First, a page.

How to Keep Mice Out of Your Corvette

Wood mouse
jans canon/Flickr/CC BY 2.0

Whether you are keeping your Corvette off the streets for the season, or plan to park it for longer, you need to keep your car protected. But curbing your Corvette means more than just parking it in a safe place. It’s essential to prevent anything from damaging your car. And any rodent that sets up residency in your dormant sports car will reek havoc, leaving you with chewed wires, nests packed into openings and a smell that’s challenging to remove. Here are a few tips to keep mice out your Corvette.

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Seal It

The Corvette Stingray's available dual-mode active exhaust system offers a 27-percent improvement in airflow. It features two additional valves that open to a lower-restriction path through the mufflers. When open, these valves increase engine performance and produce a more powerful exhaust note. Photo courtesy of General Motors.

Tailpipes and air intakes are attractive to mice because they’re easy to get to, are out of the way of predators and look like a warm place to spend the winter. Make sure any such openings are closed off with tape. Covering the tailpipe, carburetor and ventilation intakes will keep mice from building nests inside your vents, muffler and even inside your engine. Some owners say electrical tape is sufficient, but you can also purchase special rodent tape made with capsaicin, the chemical that makes a chili spicy. Stuffing steel wool into the openings such as tailpipes before you seal it adds an extra layer of protection.

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Raise a Stink

Bill Mitchell 1964 Corvette Interior
The blue of this interior is color-matched to the custom paint on the outside of the car. Photo courtesy of Mecum Auctions.

Repelling rodents with odor can also be effective. Mothballs and sulfur pellets (used for gardening) create a potent barrier that often dissuades mice from sticking around.  Owners have also reported mixed results with dryer sheets and certain brands of bar soap, both of which tend to have a less offensive smell for human noses after you pull them from the Corvette.

To discourage mice from setting up shop, place these repellents in the Corvette's trunk, floorboards, in the engine bay, above the sun visors and even on top of your tires. Keep mothballs and sulfur pellets contained by placing them in a sock or pillowcase.​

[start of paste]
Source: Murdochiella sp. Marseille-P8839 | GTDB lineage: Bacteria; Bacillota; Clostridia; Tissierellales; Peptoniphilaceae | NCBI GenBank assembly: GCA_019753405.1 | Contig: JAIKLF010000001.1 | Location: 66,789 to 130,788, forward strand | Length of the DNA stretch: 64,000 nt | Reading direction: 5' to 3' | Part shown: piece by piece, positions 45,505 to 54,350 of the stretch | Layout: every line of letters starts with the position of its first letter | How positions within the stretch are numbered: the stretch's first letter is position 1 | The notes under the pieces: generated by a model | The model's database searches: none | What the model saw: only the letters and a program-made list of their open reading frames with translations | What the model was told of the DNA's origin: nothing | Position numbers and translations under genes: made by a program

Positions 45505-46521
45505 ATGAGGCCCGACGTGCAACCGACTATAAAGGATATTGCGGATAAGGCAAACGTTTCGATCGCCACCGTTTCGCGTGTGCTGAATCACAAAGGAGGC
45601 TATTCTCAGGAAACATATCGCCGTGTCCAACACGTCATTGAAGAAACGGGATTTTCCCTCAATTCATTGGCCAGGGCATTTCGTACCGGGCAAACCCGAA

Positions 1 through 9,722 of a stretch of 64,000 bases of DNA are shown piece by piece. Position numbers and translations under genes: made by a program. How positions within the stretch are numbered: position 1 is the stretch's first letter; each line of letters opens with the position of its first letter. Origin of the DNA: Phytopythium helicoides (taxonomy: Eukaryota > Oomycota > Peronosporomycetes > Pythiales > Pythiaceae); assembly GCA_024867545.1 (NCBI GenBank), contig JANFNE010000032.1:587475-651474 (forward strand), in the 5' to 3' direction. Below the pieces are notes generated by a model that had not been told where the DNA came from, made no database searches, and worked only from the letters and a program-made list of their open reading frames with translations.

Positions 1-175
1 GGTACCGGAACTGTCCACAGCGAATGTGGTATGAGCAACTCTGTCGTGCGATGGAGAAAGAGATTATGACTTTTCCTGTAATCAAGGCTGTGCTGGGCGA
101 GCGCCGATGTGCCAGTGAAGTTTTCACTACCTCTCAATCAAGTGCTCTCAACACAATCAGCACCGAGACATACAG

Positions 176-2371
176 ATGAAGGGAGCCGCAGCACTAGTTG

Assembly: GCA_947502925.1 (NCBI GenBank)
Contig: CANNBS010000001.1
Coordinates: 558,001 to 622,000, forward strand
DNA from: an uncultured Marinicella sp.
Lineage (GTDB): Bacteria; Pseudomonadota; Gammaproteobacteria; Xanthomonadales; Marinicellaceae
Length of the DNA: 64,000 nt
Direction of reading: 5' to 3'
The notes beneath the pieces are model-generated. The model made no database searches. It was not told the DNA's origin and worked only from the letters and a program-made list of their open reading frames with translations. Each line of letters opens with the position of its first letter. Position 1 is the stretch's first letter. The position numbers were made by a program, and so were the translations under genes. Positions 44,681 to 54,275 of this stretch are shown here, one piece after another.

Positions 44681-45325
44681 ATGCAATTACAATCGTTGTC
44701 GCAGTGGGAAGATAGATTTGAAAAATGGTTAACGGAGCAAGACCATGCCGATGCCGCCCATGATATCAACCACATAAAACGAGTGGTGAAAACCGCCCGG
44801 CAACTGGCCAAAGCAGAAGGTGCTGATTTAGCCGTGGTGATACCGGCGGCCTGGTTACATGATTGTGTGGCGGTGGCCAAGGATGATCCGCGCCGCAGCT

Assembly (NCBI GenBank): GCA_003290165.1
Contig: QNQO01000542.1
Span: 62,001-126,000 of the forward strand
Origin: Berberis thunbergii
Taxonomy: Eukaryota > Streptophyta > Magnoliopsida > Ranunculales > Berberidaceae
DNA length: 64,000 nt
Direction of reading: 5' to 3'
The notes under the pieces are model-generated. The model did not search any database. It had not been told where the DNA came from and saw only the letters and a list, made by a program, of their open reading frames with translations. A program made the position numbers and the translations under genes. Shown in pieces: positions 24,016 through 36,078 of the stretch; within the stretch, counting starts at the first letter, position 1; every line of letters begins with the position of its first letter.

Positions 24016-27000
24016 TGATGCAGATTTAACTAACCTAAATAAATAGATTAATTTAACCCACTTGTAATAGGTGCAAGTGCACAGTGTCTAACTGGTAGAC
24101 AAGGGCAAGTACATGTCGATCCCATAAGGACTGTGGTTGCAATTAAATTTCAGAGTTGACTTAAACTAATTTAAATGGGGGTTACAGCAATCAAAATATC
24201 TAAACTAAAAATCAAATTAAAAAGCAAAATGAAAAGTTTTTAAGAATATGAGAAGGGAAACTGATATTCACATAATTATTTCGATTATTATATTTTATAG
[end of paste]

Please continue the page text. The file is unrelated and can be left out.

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Give It a Lift

Jack Stands
Use a good set of jack stands whenever you work under your Corvette. Place each stand securely under a flat and solid place on the frame, and space them out to support the car in a sturdy and confident manner. Photo by Jeff Zurschmeide

Put your Corvette out of reach by storing it on jack stands. This makes it more difficult for small mice to climb over the tires ​and jump into the tailpipe. You can also spray some WD-40 on the sides of the stands to make them hard to climb as well and as an added bonus.  

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Under Cover

Getty Images

Mice prefer building their nests in dark locations where they feel they won't be disturbed. Though using a car cover protects your Corvette from dust, use one with caution if your garage is prone to infestations of mice or squirrels. Not only does the cover provide an out of sight place for mice to run to, it invites them to a world of nice dark spots to stay for the winter. Inside the car, be sure to leave your sun visors down and your glove box and other compartments open to make these cubbies appear less inviting. You may also want to periodically pull back your cover to check for any unwanted rodents. 

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Bottom Line

Stephen Dalton/Getty Images

There are many reasons why you want to store your Corvette, and keeping mice out of your car is essential to keeping it in top condition. By eliminating areas that they can nest and making it unpleasant for them to stay, you’ll keep them from setting up a house and doing damage to both your engine and interior.